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Re: [VULN 4/4] Process auth man-in-the-middle

From: Sergey Bugaev
Subject: Re: [VULN 4/4] Process auth man-in-the-middle
Date: Fri, 5 Nov 2021 17:05:40 +0300

Disclaimer: while I'm a fan of capabilities / object capabilities /
capability-based security, and also a "Unix person", I (obviously)
wasn't among those who have designed Mach, or Hurd, or Unix. So I
cannot speak authoritatively, I can only attempt to share what my
understanding is.

On Fri, Nov 5, 2021 at 3:52 PM William ML Leslie
<william.leslie.ttg@gmail.com> wrote:
> On Fri, 5 Nov 2021 at 22:17, Sergey Bugaev <bugaevc@gmail.com> wrote:
>> The Hurd is a capability system, but not a *pure* capability system:
>> it implements Unix semantics on top of Mach/capabilities. File
>> descriptors, exec, setuid, etc. are all Unix concepts.
> Indeed, and the reason I ask is because I'd like to enable more capability 
> patterns, even though Mach and The HURD don't protect ports like they are 
> capabilities (c.f. hurd/utils/msgport.c for some really cool and impressive 
> "look at how much power you have!" moments).

I don't think I understand what you mean by "don't protect ports like
they are capabilities". Surely Mach ports are capabilities!

You can get the ports that a task has if you have its task port, but
in that case you already have full control over the task, so you could
make it send the ports to you explicitly. msg_get_init_port ()
alternatively lets you specify the auth port as a credential, but if
you have that you could trivially get the task port too.

Capabilities can grant different access to the actual object they
reference. In _object_ capability environments (think E or Java), this
is not true, you either have a capability to the object or not. But
then there are objects/capabilities whose only purpose is to provide
limited access to another object/capability, so it's effectively the
same thing.

In Apple's Mach, there's a "task info port", task_info_t, that only
grants you basic inspect-only access to a task. But actual Mach task
ports (and the only kind that GNU Mach has) grant you complete, full
access to the task. And if you have full access to the task, there's
nothing insecure about getting the ports that the task has.

> One wonderful property of capabilities is that delegating them works.  You 
> should be able to weaken them deliberately, but having them weakened for you 
> is a bit weird.  The stranger thing is having them become more powerful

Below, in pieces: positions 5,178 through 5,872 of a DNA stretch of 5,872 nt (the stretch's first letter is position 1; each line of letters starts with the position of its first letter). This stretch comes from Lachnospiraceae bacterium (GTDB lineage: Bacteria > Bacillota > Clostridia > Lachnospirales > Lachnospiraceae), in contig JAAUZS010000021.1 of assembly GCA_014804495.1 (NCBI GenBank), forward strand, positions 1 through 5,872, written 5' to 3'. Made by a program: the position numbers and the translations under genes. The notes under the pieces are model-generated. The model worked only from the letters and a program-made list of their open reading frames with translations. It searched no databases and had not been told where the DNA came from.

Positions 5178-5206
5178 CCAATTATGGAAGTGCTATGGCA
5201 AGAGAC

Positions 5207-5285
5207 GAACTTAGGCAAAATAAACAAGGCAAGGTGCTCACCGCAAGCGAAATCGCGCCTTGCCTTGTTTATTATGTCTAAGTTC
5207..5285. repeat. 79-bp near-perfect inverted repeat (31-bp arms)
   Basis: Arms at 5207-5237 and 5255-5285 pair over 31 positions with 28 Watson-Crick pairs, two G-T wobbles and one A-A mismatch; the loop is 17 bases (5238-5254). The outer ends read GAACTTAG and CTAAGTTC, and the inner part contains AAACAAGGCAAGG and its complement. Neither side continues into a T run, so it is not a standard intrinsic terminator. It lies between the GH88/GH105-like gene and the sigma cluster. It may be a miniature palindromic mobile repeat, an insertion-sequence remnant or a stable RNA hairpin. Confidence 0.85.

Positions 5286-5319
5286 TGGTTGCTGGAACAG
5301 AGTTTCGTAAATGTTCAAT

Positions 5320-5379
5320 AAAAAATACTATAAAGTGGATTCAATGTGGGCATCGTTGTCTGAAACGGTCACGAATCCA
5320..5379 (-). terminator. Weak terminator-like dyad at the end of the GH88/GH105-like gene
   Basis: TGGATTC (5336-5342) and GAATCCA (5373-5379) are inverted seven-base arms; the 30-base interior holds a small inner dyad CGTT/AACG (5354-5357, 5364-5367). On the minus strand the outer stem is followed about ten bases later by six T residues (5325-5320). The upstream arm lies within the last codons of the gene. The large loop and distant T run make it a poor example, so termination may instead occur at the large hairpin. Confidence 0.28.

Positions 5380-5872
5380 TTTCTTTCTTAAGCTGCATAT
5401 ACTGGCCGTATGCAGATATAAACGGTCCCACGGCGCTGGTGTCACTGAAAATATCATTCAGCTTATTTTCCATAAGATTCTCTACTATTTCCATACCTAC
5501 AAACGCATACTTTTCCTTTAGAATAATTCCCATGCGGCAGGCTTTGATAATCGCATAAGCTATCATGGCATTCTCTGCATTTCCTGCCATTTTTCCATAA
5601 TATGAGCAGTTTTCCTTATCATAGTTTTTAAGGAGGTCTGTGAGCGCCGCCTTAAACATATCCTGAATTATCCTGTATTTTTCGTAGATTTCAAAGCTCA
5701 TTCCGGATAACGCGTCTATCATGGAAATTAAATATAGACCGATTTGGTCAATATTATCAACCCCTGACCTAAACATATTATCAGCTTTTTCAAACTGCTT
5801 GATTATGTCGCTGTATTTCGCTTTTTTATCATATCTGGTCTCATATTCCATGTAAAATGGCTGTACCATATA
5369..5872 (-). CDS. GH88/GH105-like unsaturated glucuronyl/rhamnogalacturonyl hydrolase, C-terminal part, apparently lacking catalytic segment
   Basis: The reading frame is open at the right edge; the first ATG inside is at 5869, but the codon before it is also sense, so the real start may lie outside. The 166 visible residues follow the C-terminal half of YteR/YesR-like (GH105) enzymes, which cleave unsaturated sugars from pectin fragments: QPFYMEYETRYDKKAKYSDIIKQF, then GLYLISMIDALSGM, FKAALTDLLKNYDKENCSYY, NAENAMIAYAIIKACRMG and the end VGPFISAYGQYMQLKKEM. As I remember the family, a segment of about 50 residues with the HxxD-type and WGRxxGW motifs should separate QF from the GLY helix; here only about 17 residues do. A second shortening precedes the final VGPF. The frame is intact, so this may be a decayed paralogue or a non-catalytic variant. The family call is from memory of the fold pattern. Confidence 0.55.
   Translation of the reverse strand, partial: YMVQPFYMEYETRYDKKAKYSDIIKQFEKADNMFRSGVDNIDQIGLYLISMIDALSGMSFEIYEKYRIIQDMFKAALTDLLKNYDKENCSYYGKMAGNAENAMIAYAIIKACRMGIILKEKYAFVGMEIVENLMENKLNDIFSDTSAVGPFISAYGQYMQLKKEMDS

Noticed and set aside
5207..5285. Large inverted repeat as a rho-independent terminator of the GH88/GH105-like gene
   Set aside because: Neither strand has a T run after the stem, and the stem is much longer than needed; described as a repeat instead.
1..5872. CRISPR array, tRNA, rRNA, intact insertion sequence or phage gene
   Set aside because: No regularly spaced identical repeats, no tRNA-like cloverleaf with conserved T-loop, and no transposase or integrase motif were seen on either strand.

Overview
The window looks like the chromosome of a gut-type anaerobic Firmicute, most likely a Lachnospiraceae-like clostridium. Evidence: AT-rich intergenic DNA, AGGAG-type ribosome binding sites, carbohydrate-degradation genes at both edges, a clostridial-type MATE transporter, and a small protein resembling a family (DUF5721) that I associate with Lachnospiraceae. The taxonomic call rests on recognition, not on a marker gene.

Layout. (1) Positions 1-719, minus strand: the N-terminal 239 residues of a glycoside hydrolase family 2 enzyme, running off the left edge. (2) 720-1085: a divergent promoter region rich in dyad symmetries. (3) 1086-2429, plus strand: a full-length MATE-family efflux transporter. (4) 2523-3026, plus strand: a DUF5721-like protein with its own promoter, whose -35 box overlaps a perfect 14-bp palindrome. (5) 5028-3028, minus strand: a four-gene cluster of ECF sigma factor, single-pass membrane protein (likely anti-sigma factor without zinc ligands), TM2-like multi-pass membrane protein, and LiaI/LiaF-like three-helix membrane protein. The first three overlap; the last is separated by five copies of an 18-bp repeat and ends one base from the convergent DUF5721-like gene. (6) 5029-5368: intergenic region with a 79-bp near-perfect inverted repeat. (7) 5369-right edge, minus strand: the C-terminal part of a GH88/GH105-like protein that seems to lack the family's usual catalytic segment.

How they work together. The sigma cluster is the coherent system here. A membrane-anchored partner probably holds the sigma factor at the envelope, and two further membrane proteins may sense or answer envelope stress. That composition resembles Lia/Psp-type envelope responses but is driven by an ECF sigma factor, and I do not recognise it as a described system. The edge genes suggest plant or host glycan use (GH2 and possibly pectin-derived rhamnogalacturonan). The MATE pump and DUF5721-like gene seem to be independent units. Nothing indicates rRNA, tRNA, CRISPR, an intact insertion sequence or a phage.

> without an explicit action.  Implicitly gaining more power on what is 
> supposed to be a capability sounds like a new way to introduce a confused 
> deputy vulnerability.

Well, yes, sure, setuid is the textbook example of how to get confused
deputies: a setuid executable serves two masters (the invoker and the
file owner), most of its context is set up by the invoker, so it needs
to ignore things like LD_LIBRARY_PATH, but you can never remember all
the things you have to ignore, and so on.

But setuid is also the only way in Unix to raise privileges! Plan 9,
for instance, has /dev/capuse, which lets you raise your privileges at
run time (after authenticating). The Hurd does the same — you can
authenticate to the password server and get a new auth port; and using
the msg.defs you can even change auth of other processes this way,
without them having to do anything explicitly. But the Hurd still has
to keep support for the (arguably inferior) Unix setuid mechanism too.

If strict Unix compatibility was not a concern, could addauth &
friends replace setuid completely? I believe this would require
converting all sorts of setuid utilities into privileged servers. The
password server is essentially 'su' turned into a server; all the
other setuid utilities would need similar treatment too. So for
instance there'd be a ping server that does the privileged operation
(using raw sockets) at the request of unprivileged clients.

> Or alternatively, ignore glibc exec() and talk to the exec and proc servers 
> directly.

Sure, you could do that, but then you wouldn't get the actual setuid
behavior. /bin/su would still run as your user, and would not be able
to give you a root shell.


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